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A hand-colored woodcut of a 19th century illustration

A hand-colored woodcut of a 19th century illustration of Joseph Cinqué, leader of "Amistad" slave revolt. Photo Credit: ASSOCIATED PRESS

"Make it funny and don't bore me," a Freeport middle school teacher was said to have told students in three of her social studies classes recently.

The subject was slavery, and the students' assignment was to write titles and captions for photographs of enslaved African-Americans, most of which, according to a posting on Facebook, showed slaves working or standing in cotton fields.

"#I HATE THIS," one student caption included in the posting read.

Since then, an apology from the teacher — who has been relieved of teaching duties — has been read at a school board meeting.

There's also been a protest demanding her firing, even as Freeport officials say they are working with the teacher and her union representative to "finalize an agreement." Any terms, as is usual in personnel matters, are unlikely to be released publicly.

Still, the flawed lesson represents an opportunity to look again at slavery.

And Long Island's own history marks a good place to begin, once more.

Let's start with Jupiter Hammon, born in 1711 in what is now Lloyd Harbor.

For decades, Hammon was lauded as the nation's first black published male writer, who, in a famous speech in New York City, once said, "It is our duty to obey our masters."

But, in 2013, researchers discovered an unpublished poem by Hammon, in which he decries chattel slavery.

"Dark and dismal was the Day

When slavery began

All humble thoughts were put away

Then slaves were made by Man

… When shall we hear the joyfull sound

Echo the christian shore

Each humble voice with songs resound

That Slavery is no more."

Then, there's the Amistad, the slave ship on which Joseph Cinqué successfully led a mutiny of Africans kidnapped from Sierra Leone.

A white crew member was allowed to live after promising to pilot the ship east, toward Africa. He did so during the day — but at night, turned the vessel West, toward America.

In August, 1839, the ship ended up near Montauk Point, where Cinque sent a party ashore to barter for supplies.

One man, Banna, knew a few words of English.

“Have rum?” Banna asked the first group of white men the party met, according to an account published by American Heritage Magazine in 1957.

The men didn't, but Banna nonetheless managed to go back to the ship with "a bottle of gin, some potatos, and two fat dogs," the account said.

Eventually, Amistad was captured, setting off a historic fight for the Africans' freedom, which, with the assistance of former President John Quincy Adams, they won.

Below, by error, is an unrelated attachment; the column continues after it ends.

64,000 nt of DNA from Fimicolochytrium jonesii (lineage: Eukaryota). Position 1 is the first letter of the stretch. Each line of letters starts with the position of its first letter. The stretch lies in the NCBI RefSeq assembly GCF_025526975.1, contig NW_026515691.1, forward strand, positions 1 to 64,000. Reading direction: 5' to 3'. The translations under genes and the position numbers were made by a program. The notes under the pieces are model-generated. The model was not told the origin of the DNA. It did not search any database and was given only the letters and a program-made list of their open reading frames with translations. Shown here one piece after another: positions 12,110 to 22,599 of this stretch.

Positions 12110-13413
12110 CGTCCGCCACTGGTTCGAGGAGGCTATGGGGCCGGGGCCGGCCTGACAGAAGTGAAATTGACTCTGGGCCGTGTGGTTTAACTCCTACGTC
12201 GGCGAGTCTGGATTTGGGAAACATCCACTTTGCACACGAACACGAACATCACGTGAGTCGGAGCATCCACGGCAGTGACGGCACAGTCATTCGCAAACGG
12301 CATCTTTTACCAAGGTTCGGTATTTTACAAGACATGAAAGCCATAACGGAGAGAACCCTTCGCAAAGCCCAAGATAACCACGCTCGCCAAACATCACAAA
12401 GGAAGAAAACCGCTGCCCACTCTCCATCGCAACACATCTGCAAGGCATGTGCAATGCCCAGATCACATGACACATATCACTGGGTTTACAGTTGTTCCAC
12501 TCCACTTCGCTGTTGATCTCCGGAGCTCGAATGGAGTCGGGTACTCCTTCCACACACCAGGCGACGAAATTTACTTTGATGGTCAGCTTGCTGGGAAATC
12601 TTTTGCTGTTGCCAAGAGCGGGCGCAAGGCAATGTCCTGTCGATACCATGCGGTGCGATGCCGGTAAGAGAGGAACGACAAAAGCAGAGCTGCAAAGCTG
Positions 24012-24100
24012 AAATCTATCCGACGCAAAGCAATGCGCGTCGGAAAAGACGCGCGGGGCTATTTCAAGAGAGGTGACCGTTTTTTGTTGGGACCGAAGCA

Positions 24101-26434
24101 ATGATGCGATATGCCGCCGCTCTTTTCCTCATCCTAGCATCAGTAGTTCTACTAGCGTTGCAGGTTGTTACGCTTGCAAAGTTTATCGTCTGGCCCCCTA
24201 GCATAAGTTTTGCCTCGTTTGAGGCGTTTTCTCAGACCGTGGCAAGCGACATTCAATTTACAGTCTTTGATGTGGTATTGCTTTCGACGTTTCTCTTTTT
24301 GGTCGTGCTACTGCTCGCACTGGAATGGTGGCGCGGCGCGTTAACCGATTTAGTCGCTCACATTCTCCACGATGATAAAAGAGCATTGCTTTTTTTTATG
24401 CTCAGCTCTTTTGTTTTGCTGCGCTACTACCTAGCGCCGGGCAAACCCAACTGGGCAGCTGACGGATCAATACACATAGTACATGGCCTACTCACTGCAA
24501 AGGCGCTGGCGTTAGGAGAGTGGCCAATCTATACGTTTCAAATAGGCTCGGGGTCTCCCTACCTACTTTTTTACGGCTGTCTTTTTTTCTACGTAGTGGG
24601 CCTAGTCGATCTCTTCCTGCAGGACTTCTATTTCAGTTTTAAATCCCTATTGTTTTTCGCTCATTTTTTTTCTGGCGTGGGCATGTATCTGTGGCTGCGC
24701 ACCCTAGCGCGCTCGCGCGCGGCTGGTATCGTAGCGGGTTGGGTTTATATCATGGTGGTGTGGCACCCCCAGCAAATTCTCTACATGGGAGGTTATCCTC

Decades later, another ship sailed into local history.

That was The Wanderer, a racing schooner retrofitted at a Port Jefferson Station boatyard for the slave trade — some four decades after bringing kidnapped slaves from Africa had been banned in the United States.

One man kidnapped and smuggled back on the ship to Georgia was Cilucangy, who later was renamed Ward Lee.

In 1904, Lee penned a letter:

"Please help me.

"In 1859, I was brought to this country when I was a child. I cannot say just what age I was … and now I am trying to get ready, if God be with me, to go back to Africa … I beg every one who will, please help me …"

Ward never returned home. But his family thrives, including relatives who, generations later, live on Long Island — and who, during one family reunion, visited Port Jefferson Station where The Wanderer was transformed from schooner to slaver.

Finally, let's consider Broteer Furro, who later received the name Venture Smith.

He was enslaved on Fishers Island for 13 years.

In a narrative, Smith relates what happened after he refused an order from his owner's son.

"He … broke out into a great rage, snatched a pitchfork and went to lay me over the head … [but] I defended myself … or likewise he would have murdered me.

… He immediately called some people … and ordered them to take his hair rope and come and bind me with it.

… He took me to a gallows made for the purpose of hanging cattle and suspended me from it …

I was released and went back to work after hanging on the gallows for about an hour."

Smith is well known in Connecticut, and on Fishers Island.

Eventually, Smith bought his own freedom — and in later years, that of his wife, and children.

Hammon, Cinqué, Ward and Smith are but a sample of local lessons to be learned about slavery.

Nothing funny, or boring, here.


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